3. Butterfly Roofs: Butterfly roofs feature two roof sections that slope inward, resembling the shape of butterfly wings. This unique design allows for rainwater collection in a central trough, making them environmentally sustainable while providing a visually striking appearance.

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Multilevel Roofs

Definition of Multilevel Roofs

Multilevel roofs, as the name suggests, consist of multiple levels or tiers within a roof structure. These roofs are designed to provide different functionalities and can be found in both residential and commercial buildings.

Benefits of Multilevel Roofs

  1. Maximizing Space: Multilevel roofs allow for efficient utilization of vertical space, enabling the creation of additional living or working areas without expanding the building’s footprint.

  2. Improved Natural Light and Ventilation: By incorporating different levels, multilevel roofs often facilitate enhanced natural light penetration and improved airflow, creating a more comfortable and sustainable indoor environment.

  3. Visual Appeal: Multilevel roofs add visual interest to a building’s exterior, contributing to its architectural aesthetics and uniqueness.

Design Considerations for Multilevel Roofs

When designing multilevel roofs, several key factors need to be considered:

  1. Structural Integrity: Ensuring the stability and structural integrity of the multilevel roof is crucial. Professional structural analysis and engineering expertise are required to ensure the roof can safely support the additional weight and complexity.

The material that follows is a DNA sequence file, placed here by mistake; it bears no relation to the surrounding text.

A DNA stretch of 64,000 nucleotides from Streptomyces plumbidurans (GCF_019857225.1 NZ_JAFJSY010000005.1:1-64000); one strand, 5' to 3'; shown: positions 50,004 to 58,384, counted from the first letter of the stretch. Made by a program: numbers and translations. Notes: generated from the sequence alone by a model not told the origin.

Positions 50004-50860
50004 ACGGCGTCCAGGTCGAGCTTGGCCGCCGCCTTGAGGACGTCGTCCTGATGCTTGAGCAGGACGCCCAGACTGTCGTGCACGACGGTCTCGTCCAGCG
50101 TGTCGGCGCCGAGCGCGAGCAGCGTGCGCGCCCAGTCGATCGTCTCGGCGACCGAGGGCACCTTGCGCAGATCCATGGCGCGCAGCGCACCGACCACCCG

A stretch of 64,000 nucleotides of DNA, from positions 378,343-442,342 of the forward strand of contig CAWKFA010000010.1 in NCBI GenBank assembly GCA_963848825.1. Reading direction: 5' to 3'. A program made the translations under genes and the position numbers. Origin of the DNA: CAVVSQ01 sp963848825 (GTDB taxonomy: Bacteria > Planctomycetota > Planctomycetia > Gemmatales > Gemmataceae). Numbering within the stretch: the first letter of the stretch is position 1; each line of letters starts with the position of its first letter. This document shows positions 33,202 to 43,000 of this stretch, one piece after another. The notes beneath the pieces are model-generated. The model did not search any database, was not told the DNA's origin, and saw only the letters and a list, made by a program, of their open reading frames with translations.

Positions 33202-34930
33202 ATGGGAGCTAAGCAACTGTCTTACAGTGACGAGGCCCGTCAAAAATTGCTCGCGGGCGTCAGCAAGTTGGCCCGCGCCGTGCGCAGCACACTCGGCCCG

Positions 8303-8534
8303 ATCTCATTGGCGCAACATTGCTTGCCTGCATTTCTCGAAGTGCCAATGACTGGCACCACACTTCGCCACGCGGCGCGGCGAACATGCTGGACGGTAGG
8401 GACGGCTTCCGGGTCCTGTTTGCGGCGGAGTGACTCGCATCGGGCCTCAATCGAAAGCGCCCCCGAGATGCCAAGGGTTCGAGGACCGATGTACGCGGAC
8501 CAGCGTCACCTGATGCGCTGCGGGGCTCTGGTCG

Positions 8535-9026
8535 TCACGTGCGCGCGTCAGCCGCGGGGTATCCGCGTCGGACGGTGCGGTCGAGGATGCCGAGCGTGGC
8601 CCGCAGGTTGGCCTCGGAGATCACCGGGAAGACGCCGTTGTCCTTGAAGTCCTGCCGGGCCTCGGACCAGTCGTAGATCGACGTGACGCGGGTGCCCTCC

2. Accessibility: Designers must consider ease of access between different levels of the multilevel roof. Stairs, ramps, or elevated walkways may be necessary to provide convenient movement and optimize usability.

  3. Water Drainage: Proper water drainage is essential to prevent leaks and water damage within a multilevel roof. The design should incorporate effective gutter systems and appropriate slopes to direct water away from the building.


Definition of Roofline

The roofline of a building refers to the outline or profile created by the roof’s edge as seen from the exterior. It plays a significant role in the overall architectural design and contributes to the building’s character and aesthetic appeal.

Roofline Design Considerations

Designing the roofline requires careful consideration of various factors:

  1. Architectural Style: The roofline should be consistent with the architectural style of the building. Whether it is a simple and clean modern design or a more intricate and ornate traditional style, the roofline must align harmoniously with the overall visual theme.

  2. Proportions: The proportions of the roofline, including the height and length of each slope or section, should be carefully balanced to create a visually pleasing composition.